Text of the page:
A recent study of commercial chicken populations, bred for meat and eggs around the world, has revealed that at least 50 percent of the diversity of ancestral chicken breeds has now been lost.
Led by William M. Muir of Purdue University and fellow colleagues, the analysis of ‘Proceedings of the National Academy of Sciences’ sampled approximately 2,500 birds and studied the thousand instances of genetic variation in order to calculate what a hypothetical ancestral population looked like genetically. ‘Then we were able to say what is missing,’ in commercial birds, Dr. Muir added.
This loss in genetic diversity could now leave worldwide chicken production at much greater risks from disease outbreaks as resistant genes have now vanished.
The study found that the greatest loss of diversity occurred during the introduction of wide-scale commercial production in the 1950s, and that only a small number have been chosen for cross breeding to produce broiler chickens – raised for meat – and layer chickens – for laying eggs.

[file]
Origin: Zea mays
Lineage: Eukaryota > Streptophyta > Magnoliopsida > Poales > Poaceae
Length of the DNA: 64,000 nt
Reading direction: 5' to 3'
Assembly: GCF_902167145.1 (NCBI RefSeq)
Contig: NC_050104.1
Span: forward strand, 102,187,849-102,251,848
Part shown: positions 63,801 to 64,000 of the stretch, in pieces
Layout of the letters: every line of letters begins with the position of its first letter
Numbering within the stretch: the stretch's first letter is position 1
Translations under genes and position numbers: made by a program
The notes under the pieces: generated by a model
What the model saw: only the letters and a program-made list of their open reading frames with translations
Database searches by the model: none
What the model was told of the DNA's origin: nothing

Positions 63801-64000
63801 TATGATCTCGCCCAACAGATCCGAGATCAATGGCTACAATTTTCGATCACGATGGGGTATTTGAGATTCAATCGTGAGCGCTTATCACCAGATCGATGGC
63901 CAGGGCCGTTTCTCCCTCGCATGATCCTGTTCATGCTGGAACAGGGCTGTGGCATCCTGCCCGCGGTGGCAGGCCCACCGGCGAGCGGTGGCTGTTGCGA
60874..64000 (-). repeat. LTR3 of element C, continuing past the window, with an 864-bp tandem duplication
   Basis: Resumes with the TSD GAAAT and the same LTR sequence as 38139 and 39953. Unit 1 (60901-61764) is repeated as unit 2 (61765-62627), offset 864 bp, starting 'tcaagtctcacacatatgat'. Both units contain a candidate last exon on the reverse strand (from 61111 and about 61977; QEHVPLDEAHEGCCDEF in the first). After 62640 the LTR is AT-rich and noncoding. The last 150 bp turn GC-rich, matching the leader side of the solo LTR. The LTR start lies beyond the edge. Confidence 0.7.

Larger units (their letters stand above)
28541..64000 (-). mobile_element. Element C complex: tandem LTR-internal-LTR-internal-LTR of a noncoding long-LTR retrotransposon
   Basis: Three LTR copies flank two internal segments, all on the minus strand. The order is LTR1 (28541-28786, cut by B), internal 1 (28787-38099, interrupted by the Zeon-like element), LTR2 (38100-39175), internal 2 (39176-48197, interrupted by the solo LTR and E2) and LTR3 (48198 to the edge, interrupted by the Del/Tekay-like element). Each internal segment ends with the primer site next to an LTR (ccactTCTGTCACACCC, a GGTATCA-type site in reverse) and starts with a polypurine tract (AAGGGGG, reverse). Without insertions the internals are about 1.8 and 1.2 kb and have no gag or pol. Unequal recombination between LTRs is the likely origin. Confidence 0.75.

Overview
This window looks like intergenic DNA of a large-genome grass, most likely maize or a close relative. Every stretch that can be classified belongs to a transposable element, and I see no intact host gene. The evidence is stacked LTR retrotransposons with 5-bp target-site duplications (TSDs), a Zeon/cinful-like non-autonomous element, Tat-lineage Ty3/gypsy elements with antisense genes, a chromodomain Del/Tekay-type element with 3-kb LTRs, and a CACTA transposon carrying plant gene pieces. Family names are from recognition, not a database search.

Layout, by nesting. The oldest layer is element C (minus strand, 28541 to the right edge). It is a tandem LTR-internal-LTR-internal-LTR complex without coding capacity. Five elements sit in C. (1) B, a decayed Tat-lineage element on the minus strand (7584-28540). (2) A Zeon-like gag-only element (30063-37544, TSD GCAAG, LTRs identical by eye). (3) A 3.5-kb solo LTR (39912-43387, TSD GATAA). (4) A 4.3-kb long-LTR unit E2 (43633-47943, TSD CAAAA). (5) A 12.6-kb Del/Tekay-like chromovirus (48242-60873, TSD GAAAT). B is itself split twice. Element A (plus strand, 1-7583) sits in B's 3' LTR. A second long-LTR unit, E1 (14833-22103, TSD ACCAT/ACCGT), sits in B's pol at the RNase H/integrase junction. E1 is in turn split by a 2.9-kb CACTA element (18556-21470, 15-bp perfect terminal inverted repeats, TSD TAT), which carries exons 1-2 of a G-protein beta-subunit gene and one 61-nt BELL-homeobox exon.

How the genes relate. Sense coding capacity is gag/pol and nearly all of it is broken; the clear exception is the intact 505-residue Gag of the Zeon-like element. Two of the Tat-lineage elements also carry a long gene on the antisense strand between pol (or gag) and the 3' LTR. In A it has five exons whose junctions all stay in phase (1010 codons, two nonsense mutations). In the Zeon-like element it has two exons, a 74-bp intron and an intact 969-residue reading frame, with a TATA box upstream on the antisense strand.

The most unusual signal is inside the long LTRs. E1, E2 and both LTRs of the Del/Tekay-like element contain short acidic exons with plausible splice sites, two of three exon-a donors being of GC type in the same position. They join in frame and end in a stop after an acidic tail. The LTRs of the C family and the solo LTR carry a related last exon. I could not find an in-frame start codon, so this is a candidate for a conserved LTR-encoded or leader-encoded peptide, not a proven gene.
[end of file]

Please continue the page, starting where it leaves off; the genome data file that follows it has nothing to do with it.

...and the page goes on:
Dr. Muir spoke of the difficulties in restoring diversity, stating that it is not simply a matter of crossing with more breeds as this would mean producers would lose the improvements they have made in existing lines. On the other hand, one approach could be to implement genetic markers to aid in cross-breeding, ‘to select for the parts that are good, Muir said.
New York Times